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25 Sep

Pound for pound, pull ups are one of the most challenging exercises out there.

 

If you want to be “bad and strong” in and out of the gym, pull ups are an absolute must. Getting your first reps takes some work though, and it can be a real grind!

Don’t worry though. If you can’t do a full pull up yet, or you want to be able to do more reps, adding these exercises to your program will help make it happen.

 

Bodyweight Rows

 Get ready to pull a lot! The more pulling exercises in your program, the better. Rows are great for focusing on muscles involved in pulling, like the rhomboids and middle and lower trapezius. They are also easier than pull ups, which means you can get more reps to build strength and endurance in your hands.

The more upright you stand, the easier the exercise is (first version). To make it harder, walk your feet forward. The Inverted row is the hardest version of this exercise you can do without adding extra resistance. Start with 3 sets of 15-20 reps on the bodyweight row, and 3 sets of 10-12 reps on the inverted row.

Assisted Chin Ups

Lat pulldowns and machine assisted pull ups are fine for improving back development, but they won’t cut it if full pull ups are your goal. Band and partner assisted pull ups are also ok, but these two assisted versions are closer to the real thing and require you to work more. It’s all about the work!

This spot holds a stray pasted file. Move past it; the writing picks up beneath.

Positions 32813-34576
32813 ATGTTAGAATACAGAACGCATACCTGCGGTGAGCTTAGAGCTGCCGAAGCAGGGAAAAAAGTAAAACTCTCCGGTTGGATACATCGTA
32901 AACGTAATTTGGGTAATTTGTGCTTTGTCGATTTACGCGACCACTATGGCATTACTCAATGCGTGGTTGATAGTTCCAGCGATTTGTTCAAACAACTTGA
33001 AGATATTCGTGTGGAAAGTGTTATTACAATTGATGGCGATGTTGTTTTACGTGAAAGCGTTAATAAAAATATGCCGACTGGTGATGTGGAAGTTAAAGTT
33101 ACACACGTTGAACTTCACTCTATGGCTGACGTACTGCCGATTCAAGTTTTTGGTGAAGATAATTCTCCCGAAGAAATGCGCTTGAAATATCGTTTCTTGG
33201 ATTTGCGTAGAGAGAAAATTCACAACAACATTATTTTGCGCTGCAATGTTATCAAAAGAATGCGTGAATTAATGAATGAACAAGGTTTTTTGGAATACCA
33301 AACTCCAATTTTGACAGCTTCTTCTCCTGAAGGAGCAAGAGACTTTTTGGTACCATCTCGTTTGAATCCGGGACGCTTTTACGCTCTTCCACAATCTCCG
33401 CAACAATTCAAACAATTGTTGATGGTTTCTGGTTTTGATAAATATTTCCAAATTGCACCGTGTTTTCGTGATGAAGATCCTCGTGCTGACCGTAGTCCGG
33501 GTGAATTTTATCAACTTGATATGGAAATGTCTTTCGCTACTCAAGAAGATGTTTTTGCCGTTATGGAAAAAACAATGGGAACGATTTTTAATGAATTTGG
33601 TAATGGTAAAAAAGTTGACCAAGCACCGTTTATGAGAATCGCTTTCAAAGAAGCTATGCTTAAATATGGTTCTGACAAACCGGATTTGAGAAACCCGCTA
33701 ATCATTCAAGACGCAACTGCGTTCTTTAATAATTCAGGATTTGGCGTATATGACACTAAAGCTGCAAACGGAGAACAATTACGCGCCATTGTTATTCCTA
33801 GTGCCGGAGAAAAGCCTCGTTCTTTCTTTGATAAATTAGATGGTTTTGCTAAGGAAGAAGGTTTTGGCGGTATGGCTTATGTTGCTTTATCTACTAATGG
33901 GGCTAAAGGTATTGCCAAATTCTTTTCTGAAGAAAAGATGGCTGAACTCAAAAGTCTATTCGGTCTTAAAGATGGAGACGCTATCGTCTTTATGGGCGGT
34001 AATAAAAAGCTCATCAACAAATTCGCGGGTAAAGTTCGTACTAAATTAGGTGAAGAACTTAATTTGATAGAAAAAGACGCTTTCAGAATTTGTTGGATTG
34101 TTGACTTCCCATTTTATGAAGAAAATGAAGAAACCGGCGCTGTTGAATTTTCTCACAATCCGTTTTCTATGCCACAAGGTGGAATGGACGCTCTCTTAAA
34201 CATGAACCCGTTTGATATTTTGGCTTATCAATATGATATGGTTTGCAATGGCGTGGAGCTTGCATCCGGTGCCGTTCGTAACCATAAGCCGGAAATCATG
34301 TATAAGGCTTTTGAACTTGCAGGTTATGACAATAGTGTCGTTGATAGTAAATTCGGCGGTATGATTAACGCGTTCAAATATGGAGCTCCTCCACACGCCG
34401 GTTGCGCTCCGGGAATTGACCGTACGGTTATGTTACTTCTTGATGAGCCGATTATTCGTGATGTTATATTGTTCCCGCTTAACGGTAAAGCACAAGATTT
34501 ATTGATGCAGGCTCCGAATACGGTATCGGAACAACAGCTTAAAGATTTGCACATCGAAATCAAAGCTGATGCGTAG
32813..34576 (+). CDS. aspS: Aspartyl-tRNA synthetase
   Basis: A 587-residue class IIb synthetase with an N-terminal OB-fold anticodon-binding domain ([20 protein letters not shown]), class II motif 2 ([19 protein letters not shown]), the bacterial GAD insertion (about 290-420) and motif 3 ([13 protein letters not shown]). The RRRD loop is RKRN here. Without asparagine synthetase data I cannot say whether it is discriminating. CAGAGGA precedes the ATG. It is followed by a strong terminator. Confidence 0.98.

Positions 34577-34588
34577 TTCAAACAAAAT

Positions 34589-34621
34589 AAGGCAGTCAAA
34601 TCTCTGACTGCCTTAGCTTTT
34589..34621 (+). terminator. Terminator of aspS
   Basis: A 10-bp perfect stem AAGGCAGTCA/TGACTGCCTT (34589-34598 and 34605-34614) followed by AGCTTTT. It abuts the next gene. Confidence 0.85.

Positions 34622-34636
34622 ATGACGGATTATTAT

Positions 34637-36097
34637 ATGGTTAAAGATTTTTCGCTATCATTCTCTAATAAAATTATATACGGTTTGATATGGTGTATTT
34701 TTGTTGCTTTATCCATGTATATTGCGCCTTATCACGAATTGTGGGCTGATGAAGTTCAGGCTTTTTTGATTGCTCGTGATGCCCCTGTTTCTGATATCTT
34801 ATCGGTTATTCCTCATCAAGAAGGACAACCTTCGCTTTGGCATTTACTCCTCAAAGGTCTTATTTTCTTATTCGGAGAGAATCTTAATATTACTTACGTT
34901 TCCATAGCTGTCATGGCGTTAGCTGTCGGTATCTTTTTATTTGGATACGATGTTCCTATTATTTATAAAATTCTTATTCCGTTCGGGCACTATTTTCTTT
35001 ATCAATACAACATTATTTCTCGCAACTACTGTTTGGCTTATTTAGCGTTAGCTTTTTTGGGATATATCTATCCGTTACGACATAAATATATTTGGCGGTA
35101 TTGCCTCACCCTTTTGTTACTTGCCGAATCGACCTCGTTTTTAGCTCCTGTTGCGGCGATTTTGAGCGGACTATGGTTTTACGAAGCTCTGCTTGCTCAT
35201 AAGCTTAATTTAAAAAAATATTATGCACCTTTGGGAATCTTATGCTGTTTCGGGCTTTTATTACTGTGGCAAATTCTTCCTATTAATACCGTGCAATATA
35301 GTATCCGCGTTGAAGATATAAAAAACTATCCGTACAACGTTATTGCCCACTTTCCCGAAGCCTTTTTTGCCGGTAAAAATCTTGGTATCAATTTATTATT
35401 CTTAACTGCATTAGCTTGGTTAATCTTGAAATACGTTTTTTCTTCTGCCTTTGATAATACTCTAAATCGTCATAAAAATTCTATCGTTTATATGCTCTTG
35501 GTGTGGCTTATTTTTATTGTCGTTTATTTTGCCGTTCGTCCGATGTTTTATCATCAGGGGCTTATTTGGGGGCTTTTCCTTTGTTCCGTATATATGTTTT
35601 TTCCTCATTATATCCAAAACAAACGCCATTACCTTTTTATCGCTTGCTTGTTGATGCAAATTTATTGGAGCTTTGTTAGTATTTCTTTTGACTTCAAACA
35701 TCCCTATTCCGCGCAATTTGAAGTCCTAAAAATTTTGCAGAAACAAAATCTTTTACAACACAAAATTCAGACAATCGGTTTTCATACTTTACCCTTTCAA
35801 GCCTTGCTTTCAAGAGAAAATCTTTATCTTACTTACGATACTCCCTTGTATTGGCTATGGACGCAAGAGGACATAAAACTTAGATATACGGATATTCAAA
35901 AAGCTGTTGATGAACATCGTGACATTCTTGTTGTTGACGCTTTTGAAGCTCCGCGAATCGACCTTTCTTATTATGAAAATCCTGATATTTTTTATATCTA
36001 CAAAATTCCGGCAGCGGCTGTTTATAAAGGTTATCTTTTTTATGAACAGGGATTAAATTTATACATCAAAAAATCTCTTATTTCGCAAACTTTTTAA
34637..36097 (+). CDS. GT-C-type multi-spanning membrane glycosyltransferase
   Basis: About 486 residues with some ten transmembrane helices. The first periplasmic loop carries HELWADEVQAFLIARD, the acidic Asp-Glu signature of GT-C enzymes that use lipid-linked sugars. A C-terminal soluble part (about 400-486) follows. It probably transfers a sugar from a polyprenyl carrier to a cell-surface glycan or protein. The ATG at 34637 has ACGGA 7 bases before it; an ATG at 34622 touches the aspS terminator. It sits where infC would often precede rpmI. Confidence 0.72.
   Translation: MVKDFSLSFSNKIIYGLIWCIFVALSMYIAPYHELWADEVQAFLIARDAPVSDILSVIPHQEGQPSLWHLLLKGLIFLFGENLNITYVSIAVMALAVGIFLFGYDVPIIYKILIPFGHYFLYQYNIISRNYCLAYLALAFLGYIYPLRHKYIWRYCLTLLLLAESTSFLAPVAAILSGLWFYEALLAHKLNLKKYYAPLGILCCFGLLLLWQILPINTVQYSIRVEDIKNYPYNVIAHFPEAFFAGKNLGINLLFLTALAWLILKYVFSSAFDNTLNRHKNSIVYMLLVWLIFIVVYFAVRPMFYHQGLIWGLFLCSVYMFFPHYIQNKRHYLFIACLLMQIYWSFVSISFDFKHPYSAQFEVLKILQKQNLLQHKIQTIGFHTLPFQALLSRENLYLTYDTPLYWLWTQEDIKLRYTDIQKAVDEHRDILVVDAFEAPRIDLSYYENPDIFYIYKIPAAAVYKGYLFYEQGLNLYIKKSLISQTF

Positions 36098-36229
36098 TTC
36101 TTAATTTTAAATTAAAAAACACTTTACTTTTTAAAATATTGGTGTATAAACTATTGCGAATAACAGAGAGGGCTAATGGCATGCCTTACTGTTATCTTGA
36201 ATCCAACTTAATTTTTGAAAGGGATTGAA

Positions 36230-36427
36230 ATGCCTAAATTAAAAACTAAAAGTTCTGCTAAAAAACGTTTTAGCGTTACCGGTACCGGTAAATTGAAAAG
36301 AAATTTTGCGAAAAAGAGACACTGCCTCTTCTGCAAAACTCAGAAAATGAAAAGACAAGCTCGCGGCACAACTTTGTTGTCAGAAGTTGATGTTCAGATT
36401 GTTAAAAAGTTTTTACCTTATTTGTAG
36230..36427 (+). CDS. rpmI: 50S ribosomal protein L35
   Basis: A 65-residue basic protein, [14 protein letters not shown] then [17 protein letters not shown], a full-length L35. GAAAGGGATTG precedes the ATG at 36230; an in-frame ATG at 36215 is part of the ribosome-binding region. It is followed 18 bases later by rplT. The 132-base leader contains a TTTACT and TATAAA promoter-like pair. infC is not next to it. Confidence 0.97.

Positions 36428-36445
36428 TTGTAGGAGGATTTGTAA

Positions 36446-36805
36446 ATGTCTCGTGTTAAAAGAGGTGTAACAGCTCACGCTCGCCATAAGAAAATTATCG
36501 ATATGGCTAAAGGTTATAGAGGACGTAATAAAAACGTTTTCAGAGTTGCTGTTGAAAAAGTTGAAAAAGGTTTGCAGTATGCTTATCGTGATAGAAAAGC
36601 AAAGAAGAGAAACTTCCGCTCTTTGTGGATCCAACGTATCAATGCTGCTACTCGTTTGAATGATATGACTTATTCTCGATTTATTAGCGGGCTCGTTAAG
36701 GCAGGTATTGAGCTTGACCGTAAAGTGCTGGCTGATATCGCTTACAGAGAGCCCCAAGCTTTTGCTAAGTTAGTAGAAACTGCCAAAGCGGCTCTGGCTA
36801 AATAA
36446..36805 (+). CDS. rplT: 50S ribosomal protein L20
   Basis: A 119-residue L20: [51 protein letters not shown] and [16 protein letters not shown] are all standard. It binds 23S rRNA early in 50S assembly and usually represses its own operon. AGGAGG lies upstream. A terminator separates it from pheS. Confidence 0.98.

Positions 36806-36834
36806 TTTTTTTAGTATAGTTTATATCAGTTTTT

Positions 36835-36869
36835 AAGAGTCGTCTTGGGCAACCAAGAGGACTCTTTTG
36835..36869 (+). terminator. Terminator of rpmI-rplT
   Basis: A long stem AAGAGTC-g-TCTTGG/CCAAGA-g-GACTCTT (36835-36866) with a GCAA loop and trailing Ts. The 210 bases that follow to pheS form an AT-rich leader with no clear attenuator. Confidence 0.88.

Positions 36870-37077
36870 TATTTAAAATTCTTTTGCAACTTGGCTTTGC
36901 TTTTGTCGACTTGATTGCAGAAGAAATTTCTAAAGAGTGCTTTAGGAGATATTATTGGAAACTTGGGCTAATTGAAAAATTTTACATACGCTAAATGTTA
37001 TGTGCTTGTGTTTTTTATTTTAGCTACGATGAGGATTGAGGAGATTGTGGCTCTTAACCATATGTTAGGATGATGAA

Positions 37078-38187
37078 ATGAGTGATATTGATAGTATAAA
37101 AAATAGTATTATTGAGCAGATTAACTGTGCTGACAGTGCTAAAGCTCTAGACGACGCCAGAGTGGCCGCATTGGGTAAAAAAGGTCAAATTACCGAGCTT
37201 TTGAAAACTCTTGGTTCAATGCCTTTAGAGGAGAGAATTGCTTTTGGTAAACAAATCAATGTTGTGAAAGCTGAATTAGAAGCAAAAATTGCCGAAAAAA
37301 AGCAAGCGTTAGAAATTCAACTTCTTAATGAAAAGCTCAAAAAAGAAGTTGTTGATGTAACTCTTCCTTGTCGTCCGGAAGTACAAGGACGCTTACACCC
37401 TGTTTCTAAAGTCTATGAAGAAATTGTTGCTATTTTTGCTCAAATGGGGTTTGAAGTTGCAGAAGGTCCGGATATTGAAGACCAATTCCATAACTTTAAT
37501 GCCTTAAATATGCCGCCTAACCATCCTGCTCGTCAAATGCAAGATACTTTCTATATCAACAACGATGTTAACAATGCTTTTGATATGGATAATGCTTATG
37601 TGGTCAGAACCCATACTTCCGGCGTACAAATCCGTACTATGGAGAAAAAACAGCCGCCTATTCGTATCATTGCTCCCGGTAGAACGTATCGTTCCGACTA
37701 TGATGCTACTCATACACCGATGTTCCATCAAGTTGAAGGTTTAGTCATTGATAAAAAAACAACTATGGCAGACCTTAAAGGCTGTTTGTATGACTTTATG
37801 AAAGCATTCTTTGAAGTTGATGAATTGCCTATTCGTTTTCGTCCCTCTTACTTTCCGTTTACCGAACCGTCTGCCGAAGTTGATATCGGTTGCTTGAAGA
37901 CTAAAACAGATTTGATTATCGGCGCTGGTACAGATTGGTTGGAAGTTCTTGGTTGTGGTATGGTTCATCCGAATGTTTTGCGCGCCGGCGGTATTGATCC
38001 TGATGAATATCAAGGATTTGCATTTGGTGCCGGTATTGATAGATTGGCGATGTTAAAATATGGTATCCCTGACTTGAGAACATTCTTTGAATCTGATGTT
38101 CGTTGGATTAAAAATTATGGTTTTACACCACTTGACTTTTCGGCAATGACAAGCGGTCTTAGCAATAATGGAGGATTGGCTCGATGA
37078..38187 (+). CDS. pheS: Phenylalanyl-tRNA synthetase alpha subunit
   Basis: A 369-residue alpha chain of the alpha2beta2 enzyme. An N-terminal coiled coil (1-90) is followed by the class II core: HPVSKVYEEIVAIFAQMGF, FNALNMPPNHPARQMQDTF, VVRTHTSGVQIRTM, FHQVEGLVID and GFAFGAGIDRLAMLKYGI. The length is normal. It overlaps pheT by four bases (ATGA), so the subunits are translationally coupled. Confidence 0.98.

Start under the bar with your feet on the floor. Pull yourself up until your chin clears the bar, but only use your upper body! You can “cheat” a little with your legs to get the last rep or two if you must, but use as much upper body as possible. For more of a challenge, straighten your legs, or get your feet off the floor like in the 4th exercise. If you want even more of a challenge, use gymnastics rings or TRX. Start with 3 sets of 10-12 reps.

Eccentric Chin Ups

This one is a killer! Your muscles can lower more than they can lift, and this exercise takes advantage of that to build strength. Use a step or bench to get your chin above the bar. Come to a hang, then slowly lower yourself until your arms are fully extended.

When I say slowly, I mean SLOW! It should take 5-8 seconds to reach the bottom. Your reps will be lower on this exercise than the others because of the slower tempo. Try 2-3 sets of 4-6 reps.

 

A few tips to remember:

-You can change your hand position on these exercises to add more variety. Palms up (supine), palms down (prone), or neutral (palms facing each other) grip all target the back muscles, but with a slightly different emphasis.

-NO CHEATING! Fully extend your arms on every rep.